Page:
On the occasion of his mission to the East Anatolian theatre of war, Field Marshal von der Goltz had made a request that he be given transcripts of the instructions sent to the Imperial consulates regarding the Armenian question and, at the same time, receive orientation on our point of view in this question. I then had the notes, a transcript of which is enclosed, sent to him.
Among other things, the Field Marshal’s request was induced by an expedition already planned by the Turkish military command a while ago against a number of Christians of Syrian faith who barricaded themselves together with Armenians in a position between Mardin and Midiat which was difficult to access, in order to escape from the slaughters of Christians organised by the Vali of Diyarbekir. As the 4th Army (Djemal Pasha), which was originally given the order for this expedition, was too far away, the Field Marshal had given the order to restore order to a detachment of the 3rd Army. On his part, out of consideration for the fact that there was no actual riot and in agreement with the Vali of Mosul, Holstein, the consulate administrator in Mosul, had referred to the method of negotiations with the besieged, and described it as desirable that, among other personalities, Mr. von Scheubner-Richter, whose troops were also to take part in the expedition, should be present at the negotiations. However, the Field Marshal, who, quite rightly, did not wish to have German officers involve themselves in this matter, gave the order that Mr. von Scheubner’s troops were not to be enlisted in the expedition in question. Incidentally, I heard that the Turkish Supreme Headquarters gave the order to the leader of the detachment situated near Midiat that, if possible, the matter was to be settled amicably together with the Vali.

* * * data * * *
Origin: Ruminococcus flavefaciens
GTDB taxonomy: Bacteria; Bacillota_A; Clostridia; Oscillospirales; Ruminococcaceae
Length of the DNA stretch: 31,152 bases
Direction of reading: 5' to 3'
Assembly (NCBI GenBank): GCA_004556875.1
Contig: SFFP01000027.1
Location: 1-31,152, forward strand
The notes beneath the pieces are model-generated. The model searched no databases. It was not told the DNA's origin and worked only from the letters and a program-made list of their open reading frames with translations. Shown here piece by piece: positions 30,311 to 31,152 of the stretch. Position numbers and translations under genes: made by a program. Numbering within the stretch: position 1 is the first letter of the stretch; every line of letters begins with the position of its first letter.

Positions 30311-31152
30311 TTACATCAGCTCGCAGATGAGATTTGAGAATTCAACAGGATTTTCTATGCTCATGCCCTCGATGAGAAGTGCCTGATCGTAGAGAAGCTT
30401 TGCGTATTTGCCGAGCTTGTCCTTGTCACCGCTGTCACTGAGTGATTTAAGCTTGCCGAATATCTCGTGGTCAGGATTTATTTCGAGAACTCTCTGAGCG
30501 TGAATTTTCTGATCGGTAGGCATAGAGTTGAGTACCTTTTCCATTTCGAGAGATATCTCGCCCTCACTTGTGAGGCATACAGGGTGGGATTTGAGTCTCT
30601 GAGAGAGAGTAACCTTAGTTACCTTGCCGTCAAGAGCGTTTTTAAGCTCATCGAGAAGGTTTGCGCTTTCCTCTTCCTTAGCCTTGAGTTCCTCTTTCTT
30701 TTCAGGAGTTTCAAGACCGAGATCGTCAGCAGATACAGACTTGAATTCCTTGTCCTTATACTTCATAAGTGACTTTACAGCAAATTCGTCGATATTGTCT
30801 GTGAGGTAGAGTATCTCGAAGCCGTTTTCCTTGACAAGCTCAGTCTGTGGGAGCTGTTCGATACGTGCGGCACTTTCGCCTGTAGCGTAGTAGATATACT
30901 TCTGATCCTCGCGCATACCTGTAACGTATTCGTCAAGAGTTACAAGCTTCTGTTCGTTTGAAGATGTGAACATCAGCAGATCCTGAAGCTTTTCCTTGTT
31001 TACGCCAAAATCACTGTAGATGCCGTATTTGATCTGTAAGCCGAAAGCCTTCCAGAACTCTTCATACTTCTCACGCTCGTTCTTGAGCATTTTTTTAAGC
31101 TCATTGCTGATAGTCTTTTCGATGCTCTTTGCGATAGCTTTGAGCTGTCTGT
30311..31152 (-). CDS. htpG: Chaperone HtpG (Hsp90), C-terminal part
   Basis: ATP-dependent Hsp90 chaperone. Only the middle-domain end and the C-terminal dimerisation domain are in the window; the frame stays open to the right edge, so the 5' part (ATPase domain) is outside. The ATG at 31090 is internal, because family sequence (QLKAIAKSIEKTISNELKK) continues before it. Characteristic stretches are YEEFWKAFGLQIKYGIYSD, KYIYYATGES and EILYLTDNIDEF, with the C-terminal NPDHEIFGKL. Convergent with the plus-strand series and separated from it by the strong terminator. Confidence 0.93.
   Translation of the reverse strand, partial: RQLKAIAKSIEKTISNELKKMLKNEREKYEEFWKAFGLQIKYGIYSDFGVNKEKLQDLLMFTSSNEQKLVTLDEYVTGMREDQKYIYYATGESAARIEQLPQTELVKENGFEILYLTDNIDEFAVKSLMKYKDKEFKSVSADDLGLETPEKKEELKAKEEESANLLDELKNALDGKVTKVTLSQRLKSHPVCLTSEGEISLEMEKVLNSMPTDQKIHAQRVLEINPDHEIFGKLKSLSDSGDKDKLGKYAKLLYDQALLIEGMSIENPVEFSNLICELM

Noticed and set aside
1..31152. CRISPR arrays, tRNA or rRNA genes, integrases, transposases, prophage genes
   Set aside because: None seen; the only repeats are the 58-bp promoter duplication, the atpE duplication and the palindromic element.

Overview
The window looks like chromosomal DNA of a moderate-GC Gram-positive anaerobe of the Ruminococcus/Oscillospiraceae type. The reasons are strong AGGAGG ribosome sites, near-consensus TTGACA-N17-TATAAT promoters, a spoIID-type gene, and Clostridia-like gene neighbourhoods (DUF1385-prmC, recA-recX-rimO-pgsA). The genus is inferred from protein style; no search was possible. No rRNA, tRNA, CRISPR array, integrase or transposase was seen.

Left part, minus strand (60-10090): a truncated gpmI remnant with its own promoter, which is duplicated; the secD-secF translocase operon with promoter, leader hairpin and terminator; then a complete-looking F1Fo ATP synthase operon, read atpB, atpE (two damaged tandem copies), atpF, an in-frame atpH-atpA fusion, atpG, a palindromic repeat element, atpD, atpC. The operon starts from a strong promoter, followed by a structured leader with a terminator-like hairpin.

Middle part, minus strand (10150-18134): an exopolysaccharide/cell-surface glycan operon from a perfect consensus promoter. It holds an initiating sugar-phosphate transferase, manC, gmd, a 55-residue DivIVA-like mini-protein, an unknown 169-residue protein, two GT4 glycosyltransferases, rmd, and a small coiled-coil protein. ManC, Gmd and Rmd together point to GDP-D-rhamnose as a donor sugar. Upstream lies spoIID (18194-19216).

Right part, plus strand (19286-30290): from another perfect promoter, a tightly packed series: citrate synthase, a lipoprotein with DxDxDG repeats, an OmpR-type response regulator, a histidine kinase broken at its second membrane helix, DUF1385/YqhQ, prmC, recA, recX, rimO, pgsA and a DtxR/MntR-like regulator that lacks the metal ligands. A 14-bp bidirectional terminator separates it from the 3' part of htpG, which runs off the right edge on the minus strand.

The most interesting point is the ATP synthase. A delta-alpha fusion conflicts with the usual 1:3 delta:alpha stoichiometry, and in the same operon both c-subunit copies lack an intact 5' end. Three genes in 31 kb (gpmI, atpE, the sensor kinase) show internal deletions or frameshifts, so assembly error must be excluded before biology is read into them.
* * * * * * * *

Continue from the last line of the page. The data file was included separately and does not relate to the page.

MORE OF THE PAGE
On 31 May, the consulates in Erzurum, Mosul, Adana, Aleppo and Baghdad were informed that in order to curb Armenian espionage and to prevent Armenian mass uprisings, the Ministry of War had decided, among other measures (such as closing the Armenian schools, suppressing Armenian newspapers, etc.), to resettle in Mesopotamia all those families from the centres insurgent at that time who were considered to be not quite unobjectionable, as well as that Enver Pasha had urgently requested that we not hinder him from doing so. A remark had been added to this information that, out of consideration for Turkey’s political and military situation, we should moderate government’s measures in their form of implementation, but not basically hinder them.